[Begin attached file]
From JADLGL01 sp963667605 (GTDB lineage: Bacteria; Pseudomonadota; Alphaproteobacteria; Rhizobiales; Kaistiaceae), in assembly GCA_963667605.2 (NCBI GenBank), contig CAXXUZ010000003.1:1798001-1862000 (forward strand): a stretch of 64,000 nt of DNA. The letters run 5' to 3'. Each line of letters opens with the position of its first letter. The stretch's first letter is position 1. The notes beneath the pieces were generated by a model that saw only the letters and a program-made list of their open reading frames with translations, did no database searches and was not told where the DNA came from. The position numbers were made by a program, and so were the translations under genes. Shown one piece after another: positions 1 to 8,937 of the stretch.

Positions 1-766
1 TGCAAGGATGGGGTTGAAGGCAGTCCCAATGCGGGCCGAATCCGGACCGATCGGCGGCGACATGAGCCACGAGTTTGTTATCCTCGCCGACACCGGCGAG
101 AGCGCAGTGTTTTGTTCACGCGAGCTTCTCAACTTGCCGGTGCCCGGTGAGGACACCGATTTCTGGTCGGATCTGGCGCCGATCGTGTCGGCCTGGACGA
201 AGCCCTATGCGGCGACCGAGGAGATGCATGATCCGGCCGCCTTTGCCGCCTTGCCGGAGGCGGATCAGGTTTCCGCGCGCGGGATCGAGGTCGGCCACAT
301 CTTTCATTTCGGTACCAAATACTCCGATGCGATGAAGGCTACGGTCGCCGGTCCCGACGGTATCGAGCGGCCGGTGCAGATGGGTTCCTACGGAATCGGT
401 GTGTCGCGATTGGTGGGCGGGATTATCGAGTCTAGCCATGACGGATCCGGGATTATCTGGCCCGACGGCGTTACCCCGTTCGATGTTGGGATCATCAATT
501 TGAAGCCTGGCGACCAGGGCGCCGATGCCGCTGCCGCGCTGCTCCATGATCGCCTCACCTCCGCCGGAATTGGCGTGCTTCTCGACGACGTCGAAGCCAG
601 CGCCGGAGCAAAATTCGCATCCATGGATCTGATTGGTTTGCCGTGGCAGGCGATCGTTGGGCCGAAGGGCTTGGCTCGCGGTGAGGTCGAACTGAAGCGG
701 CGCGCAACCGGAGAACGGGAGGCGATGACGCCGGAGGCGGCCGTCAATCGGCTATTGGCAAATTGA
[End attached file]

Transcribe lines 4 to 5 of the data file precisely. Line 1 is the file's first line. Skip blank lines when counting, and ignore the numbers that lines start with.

101 AGCGCAGTGTTTTGTTCACGCGAGCTTCTCAACTTGCCGGTGCCCGGTGAGGACACCGATTTCTGGTCGGATCTGGCGCCGATCGTGTCGGCCTGGACGA
201 AGCCCTATGCGGCGACCGAGGAGATGCATGATCCGGCCGCCTTTGCCGCCTTGCCGGAGGCGGATCAGGTTTCCGCGCGCGGGATCGAGGTCGGCCACAT